Timetables are an excellent tool for synchronizing traffic. If you have a large layout with numerous operators, timetables are very useful. If you have a small layout, timetables have more limited usefulness.
An issue with timetables is that, if you want to copy the timetables of your prototype, you will encounter the issue that the lines on your layout are usually shorter than those in real life. The running time between stations or yards is shorter than in real life, while other operations such as switching time and stopping time at stations are the same as in real life.
There are several ways to use timetables; let’s set one up with Martin Tärnrot.
CALIBRATE THE RUNNING SPEED OF EACH LOCOMOTIVE
Do this to ensure each train looks good on the layout and is close to the realistic speed for the scale you have on your model railroad.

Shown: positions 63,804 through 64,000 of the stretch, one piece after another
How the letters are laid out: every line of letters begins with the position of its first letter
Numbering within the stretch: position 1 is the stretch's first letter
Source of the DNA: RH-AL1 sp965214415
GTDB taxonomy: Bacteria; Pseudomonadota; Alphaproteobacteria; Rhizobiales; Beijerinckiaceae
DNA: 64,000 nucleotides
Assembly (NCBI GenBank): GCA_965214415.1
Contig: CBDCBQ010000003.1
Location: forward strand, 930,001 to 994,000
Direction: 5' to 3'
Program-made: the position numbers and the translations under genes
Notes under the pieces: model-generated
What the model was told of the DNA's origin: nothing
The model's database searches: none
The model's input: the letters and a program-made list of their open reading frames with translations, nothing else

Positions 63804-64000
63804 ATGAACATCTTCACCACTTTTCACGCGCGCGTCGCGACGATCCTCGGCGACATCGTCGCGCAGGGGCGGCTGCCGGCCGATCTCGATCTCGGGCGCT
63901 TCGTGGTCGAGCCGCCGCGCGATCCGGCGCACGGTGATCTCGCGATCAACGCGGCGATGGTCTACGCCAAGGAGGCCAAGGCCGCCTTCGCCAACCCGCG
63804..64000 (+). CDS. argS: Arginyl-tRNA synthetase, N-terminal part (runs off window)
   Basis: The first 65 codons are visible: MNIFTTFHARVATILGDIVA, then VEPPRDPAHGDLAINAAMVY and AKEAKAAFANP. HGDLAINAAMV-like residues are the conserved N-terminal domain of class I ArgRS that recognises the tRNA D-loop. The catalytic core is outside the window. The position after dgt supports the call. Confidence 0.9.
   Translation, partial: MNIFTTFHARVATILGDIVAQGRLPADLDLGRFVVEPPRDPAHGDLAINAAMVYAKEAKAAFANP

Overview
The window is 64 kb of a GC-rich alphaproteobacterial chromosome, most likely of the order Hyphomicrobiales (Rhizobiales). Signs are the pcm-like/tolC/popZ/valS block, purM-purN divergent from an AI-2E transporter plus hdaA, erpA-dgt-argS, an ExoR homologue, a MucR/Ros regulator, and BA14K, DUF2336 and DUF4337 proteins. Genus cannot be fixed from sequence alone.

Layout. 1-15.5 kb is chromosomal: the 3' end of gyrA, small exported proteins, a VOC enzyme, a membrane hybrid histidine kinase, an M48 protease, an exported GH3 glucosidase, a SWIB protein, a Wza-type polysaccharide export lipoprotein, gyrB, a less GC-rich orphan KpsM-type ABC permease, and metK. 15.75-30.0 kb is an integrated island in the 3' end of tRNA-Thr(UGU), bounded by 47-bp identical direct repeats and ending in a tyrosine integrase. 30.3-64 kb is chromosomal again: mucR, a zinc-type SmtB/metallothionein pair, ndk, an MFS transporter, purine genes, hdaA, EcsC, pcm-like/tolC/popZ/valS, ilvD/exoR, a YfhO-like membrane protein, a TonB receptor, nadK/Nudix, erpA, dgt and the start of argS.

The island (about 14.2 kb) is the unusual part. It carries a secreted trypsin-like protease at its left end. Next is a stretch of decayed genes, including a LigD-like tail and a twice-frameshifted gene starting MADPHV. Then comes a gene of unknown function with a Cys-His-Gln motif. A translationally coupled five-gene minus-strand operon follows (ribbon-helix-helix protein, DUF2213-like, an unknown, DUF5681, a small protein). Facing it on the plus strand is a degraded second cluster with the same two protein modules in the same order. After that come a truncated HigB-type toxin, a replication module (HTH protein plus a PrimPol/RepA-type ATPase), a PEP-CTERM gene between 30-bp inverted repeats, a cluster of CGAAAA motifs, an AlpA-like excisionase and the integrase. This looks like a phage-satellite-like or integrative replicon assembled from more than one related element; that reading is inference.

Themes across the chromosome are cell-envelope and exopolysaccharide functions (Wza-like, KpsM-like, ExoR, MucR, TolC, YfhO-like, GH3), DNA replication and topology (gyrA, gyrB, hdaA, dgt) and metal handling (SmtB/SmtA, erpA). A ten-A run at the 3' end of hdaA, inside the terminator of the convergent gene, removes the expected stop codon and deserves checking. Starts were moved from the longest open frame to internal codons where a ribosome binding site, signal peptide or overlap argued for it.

MEASURE THE RUNNING TIME BETWEEN DESTINATIONS
The “real-life” travel time between two of the stations on Martin’s layout is 15 minutes. Using a stopwatch, Martin measures the travel time between these two stations on his layout: 1 minute, 30 seconds. That means he needs to set his layout clock to 10 times the speed.
SET THE MODEL TIME CLOCK SPEED
Martin does this in Rocrail, free software for controlling model railroads. He sets the clock in Rocrail to 10x speed and it does six seconds per minute.
REPEAT THE PROCESS FOR FREIGHT TRAINS
For freight trains, the running time between destinations is the same but, the handling time in the yards for changing cars takes more time. Check the video to see how Martin calculates the switching times for the various freight cars.
CREATE A BASIC TIMETABLE
For this, Martin uses Microsoft Excel. On the X axis, he has the destinations and on the Y axis, the different trains are listed.
CREATE A GRAPHIC TIMETABLE
Alternatively, you can create a graphic timetable, which is easier to read. It is color coded.
For another take on timetables and schedules, see our video on How to Make a Proper Schedule for Your Layout.